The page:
However, according to the report, the longer the board’s problems drag on, the greater the stress and potential hit to NIC’s finances in the short and long term. Investigators concluded that the area should be closely monitored by the NWCCU to assess the continued financial impacts of the upheaval created by the council’s actions.

Disruptions to NIC governance led to the departure of critical executives, a change in Moody’s outlook from stable to negative, donor losses, and uncertainty about future fundraising success.

The committee also found that the college was substantially in compliance with human resources standards and eligibility criteria, but needed improvement.

Given the high turnover of trustees and the hiring of an interim president with little executive administrative experience, there is significant concern about whether “the institution employs faculty, staff and trustees sufficient in role, number, and qualifications to fulfill its organizational responsibilities, educational objectives, establish and oversee academic policies, and ensure the integrity and continuity of its academic programs,” the report states.

The panel’s recommendations include immediate board action to:

• Review and affirm institutional policies defining the responsibilities, expectations, and appropriate professional and ethical conduct of Board members;

• rule on unresolved grievances of the Board of Directors;

• Rebuild trust with North Idaho College faculty and staff by following all board policies as directed, consistently reinstating and allowing public comment at board meetings, demonstrating professionalism and courtesy in meetings and involving appropriate college stakeholders in policy development;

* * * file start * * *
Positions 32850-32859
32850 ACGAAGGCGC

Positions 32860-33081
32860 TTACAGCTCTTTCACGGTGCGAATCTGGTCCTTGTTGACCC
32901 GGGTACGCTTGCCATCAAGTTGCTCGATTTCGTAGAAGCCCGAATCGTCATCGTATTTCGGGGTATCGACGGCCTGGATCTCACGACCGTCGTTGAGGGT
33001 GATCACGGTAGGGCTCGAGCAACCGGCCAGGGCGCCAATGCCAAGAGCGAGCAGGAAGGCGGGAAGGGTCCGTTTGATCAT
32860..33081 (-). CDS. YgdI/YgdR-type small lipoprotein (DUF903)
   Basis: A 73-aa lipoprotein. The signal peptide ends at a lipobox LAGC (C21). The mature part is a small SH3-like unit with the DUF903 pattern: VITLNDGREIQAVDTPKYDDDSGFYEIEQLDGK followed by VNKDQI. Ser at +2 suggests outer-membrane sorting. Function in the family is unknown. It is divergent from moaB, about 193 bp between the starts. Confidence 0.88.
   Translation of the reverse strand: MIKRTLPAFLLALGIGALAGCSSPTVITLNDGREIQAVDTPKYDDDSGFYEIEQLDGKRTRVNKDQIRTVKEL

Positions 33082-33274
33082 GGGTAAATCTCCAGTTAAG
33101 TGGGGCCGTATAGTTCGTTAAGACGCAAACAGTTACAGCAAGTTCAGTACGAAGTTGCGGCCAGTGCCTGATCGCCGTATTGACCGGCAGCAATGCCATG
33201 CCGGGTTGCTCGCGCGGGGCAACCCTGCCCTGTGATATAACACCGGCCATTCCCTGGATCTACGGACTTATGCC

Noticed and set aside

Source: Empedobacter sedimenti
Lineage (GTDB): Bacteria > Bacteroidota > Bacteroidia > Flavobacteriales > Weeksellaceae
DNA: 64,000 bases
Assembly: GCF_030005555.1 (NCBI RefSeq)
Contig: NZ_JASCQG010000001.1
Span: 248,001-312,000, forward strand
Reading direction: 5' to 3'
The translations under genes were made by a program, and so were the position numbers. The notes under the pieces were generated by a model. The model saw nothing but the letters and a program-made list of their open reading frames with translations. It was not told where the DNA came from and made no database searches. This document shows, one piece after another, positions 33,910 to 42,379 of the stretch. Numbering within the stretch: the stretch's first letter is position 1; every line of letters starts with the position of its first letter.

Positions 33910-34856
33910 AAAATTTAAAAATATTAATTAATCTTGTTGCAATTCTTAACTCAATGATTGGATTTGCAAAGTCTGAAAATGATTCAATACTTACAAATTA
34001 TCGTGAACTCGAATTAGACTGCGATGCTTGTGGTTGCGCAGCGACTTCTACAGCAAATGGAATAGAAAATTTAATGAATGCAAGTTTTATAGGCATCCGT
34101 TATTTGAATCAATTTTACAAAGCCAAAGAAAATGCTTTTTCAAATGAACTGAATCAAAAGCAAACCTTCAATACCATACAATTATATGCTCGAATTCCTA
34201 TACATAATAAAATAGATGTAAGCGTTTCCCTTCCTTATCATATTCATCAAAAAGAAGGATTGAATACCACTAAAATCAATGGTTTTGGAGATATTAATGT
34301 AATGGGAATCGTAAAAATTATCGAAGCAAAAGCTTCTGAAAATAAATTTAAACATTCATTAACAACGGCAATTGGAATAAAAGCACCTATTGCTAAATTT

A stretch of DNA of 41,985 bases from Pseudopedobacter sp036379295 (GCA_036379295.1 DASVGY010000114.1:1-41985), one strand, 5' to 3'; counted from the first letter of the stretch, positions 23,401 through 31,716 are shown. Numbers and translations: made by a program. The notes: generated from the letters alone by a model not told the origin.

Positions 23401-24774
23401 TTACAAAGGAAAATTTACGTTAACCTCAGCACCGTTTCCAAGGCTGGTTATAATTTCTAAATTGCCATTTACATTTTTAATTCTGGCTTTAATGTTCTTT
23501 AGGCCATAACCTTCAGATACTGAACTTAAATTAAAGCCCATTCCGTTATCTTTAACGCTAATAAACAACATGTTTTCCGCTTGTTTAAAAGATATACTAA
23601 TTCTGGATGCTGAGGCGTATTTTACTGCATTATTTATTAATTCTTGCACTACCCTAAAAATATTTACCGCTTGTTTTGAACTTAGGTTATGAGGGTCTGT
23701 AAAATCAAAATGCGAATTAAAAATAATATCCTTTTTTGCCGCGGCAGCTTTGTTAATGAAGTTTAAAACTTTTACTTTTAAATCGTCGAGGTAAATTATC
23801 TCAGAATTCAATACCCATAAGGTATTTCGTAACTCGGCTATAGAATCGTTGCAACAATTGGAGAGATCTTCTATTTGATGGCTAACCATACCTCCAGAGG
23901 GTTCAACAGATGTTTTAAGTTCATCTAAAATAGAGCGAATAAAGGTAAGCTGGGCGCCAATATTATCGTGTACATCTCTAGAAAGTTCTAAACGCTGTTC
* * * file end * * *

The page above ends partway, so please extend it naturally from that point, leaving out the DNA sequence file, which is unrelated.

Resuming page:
• And complete the actions recommended by the Association of Community College Trustees consultant to restore trust.

The committee recommends that the college “act aggressively” to rebuild leadership by hiring, as quickly as possible, a long-term president with the full involvement of faculty, staff, students and community members, as well as similarly filling vacancies/acts. Dean positions and Vice President position after the identification of the long-term President.

According to the report, with probation status, the NWCCU would create a compliance timeline for restoration of full accreditation. If progress does not occur according to this schedule, then the NIC will have to demonstrate continued accreditation, according to the report.

Accreditation is necessary for the college to remain in operation, as it enables NIC to provide federal financial aid to students, guarantees the transfer of credits earned when transferring NIC to other institutions, and allows NIC graduates to sit for the licensing exam, according to NIC’s FAQ page.

The NWCCU Peer Committee recommended that the NWCCU monitor the college’s actions to assess progress toward compliance according to schedule, as well as conduct a campus visit this fall.

An unscheduled meeting between Sebaaly, NIC Accreditation Liaison Steve Kurtz and the NWCCU was canceled, with access to the final report given instead.

Sebaaly said the college has 10 days to prepare a response and then meet with the NWCCU executive committee. The NWCCU will then evaluate the peer report’s final recommendations, review the response, and vote on the recommendations and actions.

The NIC will be notified of the NWCCU’s decision in an action letter, the final statement, within 10 days of its vote.

Although no date has been set for the meeting with the NWCCU executive board, Sebaaly said in an email that the different 10-day deadlines made him feel like they could see a conclusion to the process. current and to the action letter by the end of March. or early April.

“We have been through a turbulent time and reading the report of the peer panel will probably stir up some emotions in you. It did it for me,” Sebaaly said in an email to college. “Keep working hard for our students. We will go through this together.